We walked around the building and noticed the wall stones stained black, unkempt landscape, and old signs lying randomly around, and could well believe that it was locked and never used. How sad, that no one, or at least no one who had the means to do anything about it, cared about this church that had a beautiful design and holy purpose. I took a picture of the detail on the base of a large stone cross in front of the church, which is my favorite image from my visit.

As we were walking out the gate again a small boy wandered over to us from a little house nearby and told Tom that he had the key to the church. I at least was not interested enough to take him seriously; I had given up on the Afghan Church at that point. We read online later that “Visitors may obtain access to view the historic church interior from the [lax] on-site custodian.” The website also said that a small congregation there holds services.

We stopped by another venerable building, the General Post Office, because we’d heard that they sold postcards, but no. Whether they normally sell them or not we never learned. We visited a room where several people seemed to be at work, but they wouldn’t, or couldn’t, tell us anything but that they were closed. I haven’t given up hope that I will find some postcards in time to mail them before I go home — maybe when I visit a more touristy spot?

Our last stop was exciting and satisfying, the iconic Victoria Terminus of Bombay, known simply as CST now, for Chhatrapati Shivaji Terminus of Mumbai. Over 1,000 trains come and go every day from 18 platforms in this huge building, and for a watching companion I had my son-in-law who is the best guide possible, fascinated as he is — and knowledgeable about — railways all over the world. We enjoyed taking videos in both slow-motion and time-lapse modes, of the swarms of people flowing into and hopping out of the cars. Two million passengers pass through daily! I could have stared at that scene for hours.

This station was planned as a commemoration the Golden Jubilee of Queen Victoria, and took ten years to build from the beginning of the project in 1848. It is said to be “a fusion of influences from Victorian Italianate Gothic Revival architecture and classical Indian architecture.” It is so grand, it is often mistaken for a palace or a cathedral.
The lights that have been installed on the exterior seem to me to contribute to an ongoing fusion of style. 16 million lights in different colors are available to create an ever-changing display according to the different festivals throughout the calendar. As we were driving away at dusk, I was surprised to see lavender hues that hadn’t been there in my first photos, and the next day I read about the lights and found examples of the most brilliant displays to show Kate.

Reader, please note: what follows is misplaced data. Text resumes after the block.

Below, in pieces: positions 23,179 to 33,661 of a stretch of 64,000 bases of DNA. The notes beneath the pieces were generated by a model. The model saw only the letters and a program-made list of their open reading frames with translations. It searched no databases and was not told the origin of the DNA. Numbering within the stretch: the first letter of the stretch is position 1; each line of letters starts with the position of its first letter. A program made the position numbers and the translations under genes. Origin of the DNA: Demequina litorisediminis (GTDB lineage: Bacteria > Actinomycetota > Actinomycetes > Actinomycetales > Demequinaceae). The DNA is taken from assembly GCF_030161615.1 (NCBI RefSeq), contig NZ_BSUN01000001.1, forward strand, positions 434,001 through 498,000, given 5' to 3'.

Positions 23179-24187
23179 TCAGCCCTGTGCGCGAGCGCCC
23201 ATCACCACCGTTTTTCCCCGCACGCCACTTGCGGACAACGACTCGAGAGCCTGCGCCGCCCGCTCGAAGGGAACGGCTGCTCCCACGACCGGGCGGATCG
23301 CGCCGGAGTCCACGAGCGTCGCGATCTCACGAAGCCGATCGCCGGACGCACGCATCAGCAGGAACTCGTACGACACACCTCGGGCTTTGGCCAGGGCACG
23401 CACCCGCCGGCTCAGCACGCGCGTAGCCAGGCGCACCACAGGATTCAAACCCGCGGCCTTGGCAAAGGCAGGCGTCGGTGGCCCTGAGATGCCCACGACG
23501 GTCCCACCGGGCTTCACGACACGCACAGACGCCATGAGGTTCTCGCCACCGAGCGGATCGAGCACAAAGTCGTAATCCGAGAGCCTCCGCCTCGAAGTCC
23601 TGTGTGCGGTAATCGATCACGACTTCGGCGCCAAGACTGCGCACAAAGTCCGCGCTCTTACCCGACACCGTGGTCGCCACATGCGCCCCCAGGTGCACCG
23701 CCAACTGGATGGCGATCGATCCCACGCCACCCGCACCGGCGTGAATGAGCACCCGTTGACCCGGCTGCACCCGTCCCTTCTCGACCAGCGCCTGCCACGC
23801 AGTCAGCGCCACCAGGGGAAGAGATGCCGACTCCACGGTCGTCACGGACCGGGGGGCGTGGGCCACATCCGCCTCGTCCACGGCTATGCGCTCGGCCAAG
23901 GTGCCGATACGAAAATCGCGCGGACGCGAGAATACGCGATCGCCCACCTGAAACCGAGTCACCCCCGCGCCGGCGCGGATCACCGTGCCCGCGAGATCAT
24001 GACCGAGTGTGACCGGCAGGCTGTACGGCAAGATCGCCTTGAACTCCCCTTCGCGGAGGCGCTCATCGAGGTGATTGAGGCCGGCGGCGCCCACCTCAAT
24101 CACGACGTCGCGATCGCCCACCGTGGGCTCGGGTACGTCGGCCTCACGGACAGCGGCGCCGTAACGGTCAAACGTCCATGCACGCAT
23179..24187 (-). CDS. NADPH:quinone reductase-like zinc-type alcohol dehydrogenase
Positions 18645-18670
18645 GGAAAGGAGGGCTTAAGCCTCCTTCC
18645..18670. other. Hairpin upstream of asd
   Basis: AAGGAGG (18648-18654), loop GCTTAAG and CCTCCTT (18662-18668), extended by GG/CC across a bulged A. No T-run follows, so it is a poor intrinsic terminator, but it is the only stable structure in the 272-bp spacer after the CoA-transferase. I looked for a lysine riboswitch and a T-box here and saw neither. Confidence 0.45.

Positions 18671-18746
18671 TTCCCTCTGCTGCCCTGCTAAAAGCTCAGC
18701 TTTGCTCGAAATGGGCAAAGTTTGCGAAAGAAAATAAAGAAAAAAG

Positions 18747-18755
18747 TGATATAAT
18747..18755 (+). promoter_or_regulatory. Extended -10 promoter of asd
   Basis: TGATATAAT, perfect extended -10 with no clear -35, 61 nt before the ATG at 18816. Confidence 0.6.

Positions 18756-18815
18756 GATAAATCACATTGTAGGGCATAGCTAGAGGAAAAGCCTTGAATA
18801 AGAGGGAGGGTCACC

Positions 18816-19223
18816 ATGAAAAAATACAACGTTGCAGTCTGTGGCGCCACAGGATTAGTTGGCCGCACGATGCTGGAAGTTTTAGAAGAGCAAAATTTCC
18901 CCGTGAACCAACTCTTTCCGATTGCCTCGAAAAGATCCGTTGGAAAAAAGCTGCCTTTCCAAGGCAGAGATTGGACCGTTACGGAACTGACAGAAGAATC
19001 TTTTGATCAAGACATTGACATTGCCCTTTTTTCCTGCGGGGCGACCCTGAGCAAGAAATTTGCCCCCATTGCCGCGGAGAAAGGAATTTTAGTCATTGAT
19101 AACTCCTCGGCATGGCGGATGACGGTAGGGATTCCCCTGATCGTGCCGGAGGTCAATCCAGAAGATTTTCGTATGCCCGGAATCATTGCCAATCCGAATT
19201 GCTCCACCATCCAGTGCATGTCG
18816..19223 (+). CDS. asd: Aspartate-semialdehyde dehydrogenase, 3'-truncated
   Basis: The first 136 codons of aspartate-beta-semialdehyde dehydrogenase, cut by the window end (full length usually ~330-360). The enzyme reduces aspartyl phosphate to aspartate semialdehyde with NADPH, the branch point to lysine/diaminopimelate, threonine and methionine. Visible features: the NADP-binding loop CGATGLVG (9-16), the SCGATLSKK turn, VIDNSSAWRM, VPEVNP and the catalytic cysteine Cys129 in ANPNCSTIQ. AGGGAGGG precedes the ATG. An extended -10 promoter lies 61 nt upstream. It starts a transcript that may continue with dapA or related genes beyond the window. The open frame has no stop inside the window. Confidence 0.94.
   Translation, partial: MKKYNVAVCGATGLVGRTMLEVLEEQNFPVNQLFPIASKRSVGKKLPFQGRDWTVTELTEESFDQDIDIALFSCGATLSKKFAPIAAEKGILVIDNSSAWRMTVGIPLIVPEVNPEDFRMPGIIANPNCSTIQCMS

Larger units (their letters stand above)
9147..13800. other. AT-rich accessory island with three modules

Since our visit I’ve also seen unbelievable and scary train scenes from Tom’s phone, that he recorded previously and of the sort I’ll never have the opportunity to witness firsthand. My acquaintance with Indian railways and trains is certainly minuscule at this point; I hope to actually ride a train before I’m done, and afterward I should have more to tell.

Here’s a car with the picture on the side showing that it is reserved for women. I won’t be riding in one of those, because if I go, it won’t be without my competent male guide along. For now, if any of you has a tale to tell of Indian train rides, I’d love to hear!

Last images of D.C….


I had spent five nights with Kate by the time she needed to return to work,
and I was ready to proceed on the next leg of my trip.
Many images of Washington, D.C. had been imprinted on my mind
and recorded by my camera.

The Navy Memorial, showing western North America.

It looked like winter down by the Potomac, where in Georgetown
they were building up the ice rink for skating, “Coming Soon!”
A man was spreading the freezing water around with a sort of push broom.


We had been out for a yummy dinner in that neighborhood,
where I was surprised to see, next to buildings along broad sidewalks,
people bedding down for the night on the red bricks.

Unidentified building with square theme.

My time was up, I had my ticket in hand already, to depart on Train 86 – Northeast Regional Line, to visit my cousins in Philadelphia. Tom drove me to Union Station where I was immediately transported into a compartment of my mind where emotions linked to other train stations throughout my life seem to be stored all together.

My primary experiences of rail travel, thoroughly positive and exciting, were my childhood trips to see my grandmother. Then there was the year that I rode trains from Munich to Istanbul, and back to Amsterdam, young and alone and meeting strangers who were sometimes like angels. That was also my first experience of a huge railway depot like Victoria Station in London, where the first angels appeared.

Mr. Glad and I had a blissful train ride down the coast of California long ago, the day after becoming engaged…and with Pippin I experienced English railways in modern history. God only knows how to sort out all the train events, and speculate about what rivulets of that stream were running through my heart as I entered Union Station gawking. It was early enough that I could wander around a little and feel the vastness of space and excitement — though I think for most people it was routine, and for me the excitement was probably largely drawn from the well of memory.


When I went through to my gate, I had some trouble finding the right queue to get into. I think I was just a little early, and after the earlier 8:10 boarded things were easier to figure out, partly because I asked people for help.

I should have put my suitcase in the floor-level storage area at the end of the car, but before thinking very long I just hefted it up, balancing it for a second on my head, and it landed in the overhead bin okay. Then I had two hours to look at the scenery, and to read or pray. I was a little downhearted for the first while – probably because I had left my dear daughter and son-in-law behind. Parting is the uncomfortable side of train-station drama.

Soon I was meeting more family and hugs at the other end of my ride and being taken care of again. And that will be the next happy chapter of my travel story.